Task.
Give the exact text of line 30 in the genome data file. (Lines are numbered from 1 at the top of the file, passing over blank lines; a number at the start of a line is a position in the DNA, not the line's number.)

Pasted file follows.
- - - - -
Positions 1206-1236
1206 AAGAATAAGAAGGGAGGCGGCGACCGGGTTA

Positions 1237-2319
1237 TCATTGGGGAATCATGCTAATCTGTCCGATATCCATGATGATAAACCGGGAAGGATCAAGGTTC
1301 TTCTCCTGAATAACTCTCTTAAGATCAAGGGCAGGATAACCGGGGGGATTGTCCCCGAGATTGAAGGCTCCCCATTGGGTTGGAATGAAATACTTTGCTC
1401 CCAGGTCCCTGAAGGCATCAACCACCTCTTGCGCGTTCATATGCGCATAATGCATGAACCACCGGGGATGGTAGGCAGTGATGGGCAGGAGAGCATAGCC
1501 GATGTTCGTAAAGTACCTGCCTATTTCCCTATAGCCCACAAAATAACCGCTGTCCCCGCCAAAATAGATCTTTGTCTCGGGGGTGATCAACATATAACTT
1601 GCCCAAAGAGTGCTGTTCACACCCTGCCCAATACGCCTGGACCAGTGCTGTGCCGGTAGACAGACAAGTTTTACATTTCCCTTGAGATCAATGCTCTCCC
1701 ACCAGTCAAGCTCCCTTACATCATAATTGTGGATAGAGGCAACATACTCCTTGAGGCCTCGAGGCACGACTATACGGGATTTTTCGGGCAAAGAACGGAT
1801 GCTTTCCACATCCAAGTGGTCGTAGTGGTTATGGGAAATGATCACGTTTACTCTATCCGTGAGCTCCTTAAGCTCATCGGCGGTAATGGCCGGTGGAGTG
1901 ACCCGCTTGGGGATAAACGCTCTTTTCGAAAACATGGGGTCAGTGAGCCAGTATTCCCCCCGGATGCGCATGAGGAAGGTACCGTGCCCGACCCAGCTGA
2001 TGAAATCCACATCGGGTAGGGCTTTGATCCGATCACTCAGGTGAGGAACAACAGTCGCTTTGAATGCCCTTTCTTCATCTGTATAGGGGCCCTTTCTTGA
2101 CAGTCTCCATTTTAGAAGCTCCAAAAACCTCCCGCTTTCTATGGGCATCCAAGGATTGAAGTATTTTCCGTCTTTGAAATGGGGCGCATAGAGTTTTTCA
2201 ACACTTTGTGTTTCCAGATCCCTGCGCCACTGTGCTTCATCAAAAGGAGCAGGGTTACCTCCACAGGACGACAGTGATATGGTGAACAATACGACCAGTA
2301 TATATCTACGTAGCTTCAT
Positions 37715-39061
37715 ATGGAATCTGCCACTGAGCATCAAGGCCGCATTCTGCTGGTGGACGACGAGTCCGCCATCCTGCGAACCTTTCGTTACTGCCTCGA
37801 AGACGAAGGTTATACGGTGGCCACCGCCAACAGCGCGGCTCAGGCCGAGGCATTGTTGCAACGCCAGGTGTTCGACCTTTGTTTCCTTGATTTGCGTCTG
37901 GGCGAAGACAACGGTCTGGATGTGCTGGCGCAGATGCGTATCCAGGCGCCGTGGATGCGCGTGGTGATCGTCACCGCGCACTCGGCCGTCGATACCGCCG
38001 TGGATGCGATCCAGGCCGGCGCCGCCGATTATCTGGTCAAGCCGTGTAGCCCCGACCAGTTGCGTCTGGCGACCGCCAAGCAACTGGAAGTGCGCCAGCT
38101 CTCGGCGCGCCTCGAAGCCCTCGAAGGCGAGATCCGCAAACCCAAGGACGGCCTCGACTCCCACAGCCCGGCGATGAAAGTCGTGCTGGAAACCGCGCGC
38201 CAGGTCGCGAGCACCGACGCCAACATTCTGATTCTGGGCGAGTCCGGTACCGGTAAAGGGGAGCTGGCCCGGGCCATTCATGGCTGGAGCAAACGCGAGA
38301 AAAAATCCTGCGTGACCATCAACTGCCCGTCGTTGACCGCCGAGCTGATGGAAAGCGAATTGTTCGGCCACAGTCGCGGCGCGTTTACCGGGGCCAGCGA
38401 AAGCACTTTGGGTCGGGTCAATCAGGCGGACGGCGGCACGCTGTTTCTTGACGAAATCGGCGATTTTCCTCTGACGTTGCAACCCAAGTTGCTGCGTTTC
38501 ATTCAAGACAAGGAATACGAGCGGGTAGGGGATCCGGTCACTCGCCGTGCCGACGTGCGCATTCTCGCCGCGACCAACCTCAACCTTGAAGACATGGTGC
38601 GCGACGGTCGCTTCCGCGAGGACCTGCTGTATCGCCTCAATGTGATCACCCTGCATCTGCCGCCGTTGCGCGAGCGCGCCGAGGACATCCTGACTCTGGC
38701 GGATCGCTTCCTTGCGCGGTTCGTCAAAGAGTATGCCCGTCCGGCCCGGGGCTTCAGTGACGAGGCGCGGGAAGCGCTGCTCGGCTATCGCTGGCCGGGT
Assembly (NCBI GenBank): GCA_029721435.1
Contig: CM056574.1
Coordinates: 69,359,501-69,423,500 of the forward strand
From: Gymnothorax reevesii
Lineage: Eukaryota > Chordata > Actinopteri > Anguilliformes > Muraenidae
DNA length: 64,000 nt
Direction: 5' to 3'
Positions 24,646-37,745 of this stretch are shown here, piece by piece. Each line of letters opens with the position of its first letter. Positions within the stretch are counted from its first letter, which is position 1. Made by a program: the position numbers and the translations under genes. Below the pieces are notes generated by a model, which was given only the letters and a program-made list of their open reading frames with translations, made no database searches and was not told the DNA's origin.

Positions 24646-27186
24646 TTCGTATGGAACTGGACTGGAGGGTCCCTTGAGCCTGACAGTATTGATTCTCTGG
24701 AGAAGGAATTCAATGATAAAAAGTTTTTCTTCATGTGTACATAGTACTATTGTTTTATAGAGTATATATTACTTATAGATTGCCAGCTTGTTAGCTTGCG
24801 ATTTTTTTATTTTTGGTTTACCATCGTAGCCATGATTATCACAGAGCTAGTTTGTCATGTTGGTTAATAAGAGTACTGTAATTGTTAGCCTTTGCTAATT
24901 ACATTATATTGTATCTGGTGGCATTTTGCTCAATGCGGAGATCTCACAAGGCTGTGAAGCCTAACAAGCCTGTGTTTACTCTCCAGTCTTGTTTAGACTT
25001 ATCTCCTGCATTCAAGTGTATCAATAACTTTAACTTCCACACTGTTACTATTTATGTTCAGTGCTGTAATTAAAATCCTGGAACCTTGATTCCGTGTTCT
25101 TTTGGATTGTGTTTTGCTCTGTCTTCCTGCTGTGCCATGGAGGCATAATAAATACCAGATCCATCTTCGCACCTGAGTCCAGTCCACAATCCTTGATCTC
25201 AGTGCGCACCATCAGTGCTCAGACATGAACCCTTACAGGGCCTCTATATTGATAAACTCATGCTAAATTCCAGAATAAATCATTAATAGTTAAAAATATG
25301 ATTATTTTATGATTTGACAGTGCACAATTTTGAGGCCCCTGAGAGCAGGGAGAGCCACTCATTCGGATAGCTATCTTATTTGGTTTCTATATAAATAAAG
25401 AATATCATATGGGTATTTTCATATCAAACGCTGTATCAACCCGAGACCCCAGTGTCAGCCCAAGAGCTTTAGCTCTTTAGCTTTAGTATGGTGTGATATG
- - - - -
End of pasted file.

Coordinates: 69,359,501-69,423,500 of the forward strand